Hurley paid for Simon to take a state licensing test that would make him more employable, then helped Simon get a job working for Kiewit on the Brighton Boulevard reconstruction.
“He wrote me a check to take the test and he gave me $20 of gas money,” Simon remembers.
Hurley hired Simon on at Family Environmental. He hustled. Whenever Hurley’s company had a job for the 60-year-old, day or night, he showed up.
“I really, really wanted to show that I’m capable of being in a career, you know,” Simon said. “I’m a career-minded person but I’ve never had an opportunity.”
Simon spent four and a half years in prison for robbery after he shook down a guy who owed his girlfriend money, he said. He thinks he’d be back in prison today if not for his boss — not just because he’d be hanging around with “knuckleheads,” as he called them, but because he was recently arrested.
He got in a scuffle with some people who were using a greenhouse on Hurley’s property to anchor their tent. Simon got an axe from his trunk to intimidate the bunch when they would not leave. He didn’t use it. But the accusation by one woman that he did was enough for the police to take him in, Simon said, because he had a record. He was arrested and charged, but the case was dismissed after Hurley and other witnesses vouched for him in court.
“I’d be in jail. I’d be locked up doing five, six years for nothing. Nothing,” Simon said. “I mean, I’ve experienced that because of my past because — this is what I always tell Bernard — I’m just a piece of paper. They don’t actually see the person. They don’t want to get to know the person.”
I asked Simon whether people would think this was a “white savior” story, where a white guy with a problematic past makes himself feel better by doing good for a black guy. Simon said he could see that angle but he doesn’t buy it.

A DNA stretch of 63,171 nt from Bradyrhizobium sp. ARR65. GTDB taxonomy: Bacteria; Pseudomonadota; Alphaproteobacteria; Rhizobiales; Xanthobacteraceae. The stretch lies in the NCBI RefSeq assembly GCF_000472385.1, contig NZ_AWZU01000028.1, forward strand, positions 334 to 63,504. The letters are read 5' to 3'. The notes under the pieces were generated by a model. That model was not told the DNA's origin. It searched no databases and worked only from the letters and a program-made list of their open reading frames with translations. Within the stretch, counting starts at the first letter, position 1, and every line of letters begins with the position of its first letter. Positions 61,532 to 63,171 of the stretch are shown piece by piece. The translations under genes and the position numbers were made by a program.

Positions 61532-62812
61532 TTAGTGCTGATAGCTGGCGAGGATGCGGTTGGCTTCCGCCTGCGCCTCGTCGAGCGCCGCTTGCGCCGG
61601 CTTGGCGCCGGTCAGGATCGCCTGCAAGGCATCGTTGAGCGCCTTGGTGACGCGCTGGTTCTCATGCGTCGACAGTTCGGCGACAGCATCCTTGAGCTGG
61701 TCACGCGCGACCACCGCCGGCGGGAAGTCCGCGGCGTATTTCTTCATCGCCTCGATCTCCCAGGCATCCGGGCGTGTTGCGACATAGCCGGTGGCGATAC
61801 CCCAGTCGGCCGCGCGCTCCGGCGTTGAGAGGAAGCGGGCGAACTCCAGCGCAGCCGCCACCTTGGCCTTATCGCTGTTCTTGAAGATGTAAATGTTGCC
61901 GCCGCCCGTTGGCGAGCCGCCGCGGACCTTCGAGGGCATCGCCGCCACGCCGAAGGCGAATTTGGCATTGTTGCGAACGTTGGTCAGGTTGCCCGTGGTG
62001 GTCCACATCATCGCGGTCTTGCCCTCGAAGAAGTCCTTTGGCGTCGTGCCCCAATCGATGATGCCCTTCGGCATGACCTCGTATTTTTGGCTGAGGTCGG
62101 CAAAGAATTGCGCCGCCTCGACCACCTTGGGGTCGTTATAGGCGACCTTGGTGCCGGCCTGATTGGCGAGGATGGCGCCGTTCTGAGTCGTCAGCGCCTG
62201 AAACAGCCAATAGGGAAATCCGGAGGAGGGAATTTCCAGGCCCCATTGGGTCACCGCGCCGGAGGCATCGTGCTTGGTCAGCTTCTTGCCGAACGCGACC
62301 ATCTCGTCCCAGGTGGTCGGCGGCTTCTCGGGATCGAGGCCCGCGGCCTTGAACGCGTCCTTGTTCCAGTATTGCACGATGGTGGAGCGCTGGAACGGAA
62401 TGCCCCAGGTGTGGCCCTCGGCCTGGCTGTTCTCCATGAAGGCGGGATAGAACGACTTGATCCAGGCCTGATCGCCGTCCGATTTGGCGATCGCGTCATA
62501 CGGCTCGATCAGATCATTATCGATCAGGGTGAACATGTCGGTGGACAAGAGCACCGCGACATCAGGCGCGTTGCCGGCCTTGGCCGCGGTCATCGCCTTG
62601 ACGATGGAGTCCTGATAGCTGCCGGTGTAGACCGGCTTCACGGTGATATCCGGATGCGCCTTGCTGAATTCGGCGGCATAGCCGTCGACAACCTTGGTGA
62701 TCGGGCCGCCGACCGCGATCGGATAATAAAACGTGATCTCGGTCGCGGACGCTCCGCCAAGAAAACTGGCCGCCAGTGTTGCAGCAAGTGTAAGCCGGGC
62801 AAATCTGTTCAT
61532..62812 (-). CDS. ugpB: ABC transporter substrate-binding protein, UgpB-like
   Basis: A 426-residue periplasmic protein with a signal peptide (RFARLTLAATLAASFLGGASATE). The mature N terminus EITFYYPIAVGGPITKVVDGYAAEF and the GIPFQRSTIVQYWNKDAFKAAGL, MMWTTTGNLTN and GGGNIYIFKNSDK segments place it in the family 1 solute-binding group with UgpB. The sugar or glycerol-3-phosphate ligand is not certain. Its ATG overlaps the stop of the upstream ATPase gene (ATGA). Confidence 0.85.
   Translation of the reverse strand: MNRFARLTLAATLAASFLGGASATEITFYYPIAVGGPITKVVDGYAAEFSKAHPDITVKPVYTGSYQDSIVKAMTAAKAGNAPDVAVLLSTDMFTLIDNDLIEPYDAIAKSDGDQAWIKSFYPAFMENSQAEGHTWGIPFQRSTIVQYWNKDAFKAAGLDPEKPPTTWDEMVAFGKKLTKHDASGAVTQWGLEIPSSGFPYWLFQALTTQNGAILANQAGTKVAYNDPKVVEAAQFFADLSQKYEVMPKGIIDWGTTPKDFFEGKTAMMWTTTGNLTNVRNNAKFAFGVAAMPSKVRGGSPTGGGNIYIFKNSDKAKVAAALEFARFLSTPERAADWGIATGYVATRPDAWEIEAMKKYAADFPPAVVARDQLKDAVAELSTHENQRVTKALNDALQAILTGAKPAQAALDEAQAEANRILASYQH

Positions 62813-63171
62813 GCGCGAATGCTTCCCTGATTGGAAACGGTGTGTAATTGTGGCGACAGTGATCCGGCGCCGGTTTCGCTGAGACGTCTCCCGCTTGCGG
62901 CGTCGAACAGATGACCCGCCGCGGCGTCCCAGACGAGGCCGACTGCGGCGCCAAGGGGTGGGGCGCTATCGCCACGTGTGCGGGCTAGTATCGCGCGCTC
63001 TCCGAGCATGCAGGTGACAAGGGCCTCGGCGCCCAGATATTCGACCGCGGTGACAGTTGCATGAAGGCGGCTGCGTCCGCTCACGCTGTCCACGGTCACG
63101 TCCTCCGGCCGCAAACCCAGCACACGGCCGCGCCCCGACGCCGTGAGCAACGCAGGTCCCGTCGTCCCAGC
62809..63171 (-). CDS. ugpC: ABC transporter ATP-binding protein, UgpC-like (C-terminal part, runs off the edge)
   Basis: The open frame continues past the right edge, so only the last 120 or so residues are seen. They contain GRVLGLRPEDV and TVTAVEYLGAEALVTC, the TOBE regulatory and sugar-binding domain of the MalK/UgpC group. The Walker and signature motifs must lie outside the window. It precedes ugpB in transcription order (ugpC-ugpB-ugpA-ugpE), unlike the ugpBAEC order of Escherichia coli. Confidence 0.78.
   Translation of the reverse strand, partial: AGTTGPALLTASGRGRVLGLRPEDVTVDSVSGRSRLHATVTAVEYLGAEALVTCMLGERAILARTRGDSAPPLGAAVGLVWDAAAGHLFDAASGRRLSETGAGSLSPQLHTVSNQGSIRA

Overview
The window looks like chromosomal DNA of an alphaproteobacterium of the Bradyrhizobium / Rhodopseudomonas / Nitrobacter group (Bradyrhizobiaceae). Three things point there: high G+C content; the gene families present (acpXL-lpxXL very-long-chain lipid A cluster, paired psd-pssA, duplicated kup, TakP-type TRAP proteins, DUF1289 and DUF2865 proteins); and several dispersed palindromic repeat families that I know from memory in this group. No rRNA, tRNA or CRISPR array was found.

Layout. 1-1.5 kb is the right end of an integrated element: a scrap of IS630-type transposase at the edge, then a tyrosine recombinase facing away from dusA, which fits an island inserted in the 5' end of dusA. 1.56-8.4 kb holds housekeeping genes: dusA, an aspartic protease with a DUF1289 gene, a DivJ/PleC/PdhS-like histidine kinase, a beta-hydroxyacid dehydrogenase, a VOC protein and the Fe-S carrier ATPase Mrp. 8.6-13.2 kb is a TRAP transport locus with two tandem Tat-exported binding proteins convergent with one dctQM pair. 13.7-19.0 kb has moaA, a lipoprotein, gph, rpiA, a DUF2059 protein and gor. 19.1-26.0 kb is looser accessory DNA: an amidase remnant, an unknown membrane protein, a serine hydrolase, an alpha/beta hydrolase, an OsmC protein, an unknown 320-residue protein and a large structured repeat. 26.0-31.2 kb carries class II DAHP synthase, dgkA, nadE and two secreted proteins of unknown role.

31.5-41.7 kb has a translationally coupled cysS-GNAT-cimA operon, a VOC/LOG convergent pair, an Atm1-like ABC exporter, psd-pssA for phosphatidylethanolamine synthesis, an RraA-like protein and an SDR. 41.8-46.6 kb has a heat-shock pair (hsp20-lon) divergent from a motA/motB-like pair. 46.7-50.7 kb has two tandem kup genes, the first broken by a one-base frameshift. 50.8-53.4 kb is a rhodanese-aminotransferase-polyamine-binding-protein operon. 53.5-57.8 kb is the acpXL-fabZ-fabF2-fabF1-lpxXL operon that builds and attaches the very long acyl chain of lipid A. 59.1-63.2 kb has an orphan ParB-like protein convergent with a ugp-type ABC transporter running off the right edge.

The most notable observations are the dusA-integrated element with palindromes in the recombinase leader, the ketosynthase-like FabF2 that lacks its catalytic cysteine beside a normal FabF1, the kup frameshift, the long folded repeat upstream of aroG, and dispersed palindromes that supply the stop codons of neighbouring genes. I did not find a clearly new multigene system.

“I’ve had white people save me before, but that’s all good,” he said. “Me being a black guy — we’re all human beings, but I can say that Bernard doesn’t care about color or none of that. You know, he just wants to help humans, human beings.”
Leonard, Hurley’s friend from the corporate world, said his company has tried to help former convicts with no success. “We didn’t have the techniques,” he said. “You have to experience it to be able to help with it.”
Simon still sees the gangster in Hurley from time to time, just like he sees it in himself — he used to be affiliated with gang members in Cleveland. When Simon learned about Hurely’s racist tattoo, he didn’t flinch. Those traits aren’t innate, he said. People are products of their environment.
“That’s probably the part of him that got him into prison in the first place,” he said. “I’ve been in prison and he’s really sincere about actually helping another human being, you know, but it’s not about me being black, it’s about me being in prison.”
Simon now has an environment that he thinks puts him on a trajectory that’s not unlike Hurley’s.
He’s starting his own real estate investment firm from scratch with some financial backing from his boss.
Similarly, Hurley began his environmental company with a $1,500 loan from his father in 1992. As his business grew, he spent $4.2 million stockpiling 6 acres worth of River North properties, some of which he bought for relative peanuts long before Denver’s boom. That’s a steal compared to the land values there now.
He’s part of a system that rewards people with money for investing in urban property early so they can develop it and make more money. Hurley Place will fuel the city’s tax base and the local economy, but it will likely fuel gentrification as well, which Hurley called an “interesting dilemma.”
“Denver’s becoming a place where people want to be, people want to live,” he said. “People don’t want to gentrify it, but I bought here because it was cheap and I thought that someday, you know, it could pan out. And the artists, you know, the artists come in and they make the area cool.”
The developer is not aiming his project solely at hipsters or Millennials, he said. He wants it to be a multigenerational place where families and everyone else can commune by the river.
The millionaire’s humble beginnings inform his view about Denver’s growth.
“When I got out of prison, I had a fucking bicycle,” he said. “My dad loaned me $1,500 to start my environmental company. I worked for everything. I slept on a fucking air mattress. I fucking ate fucking Top Ramen noodles. You know what I mean? That’s what I did.”
Having gone from Top Ramen to handmade pasta, he wants his work to live on in Denver long after him. He’ll start a foundation with the proceeds from Hurley World, he said, and put his sister and other family members in charge.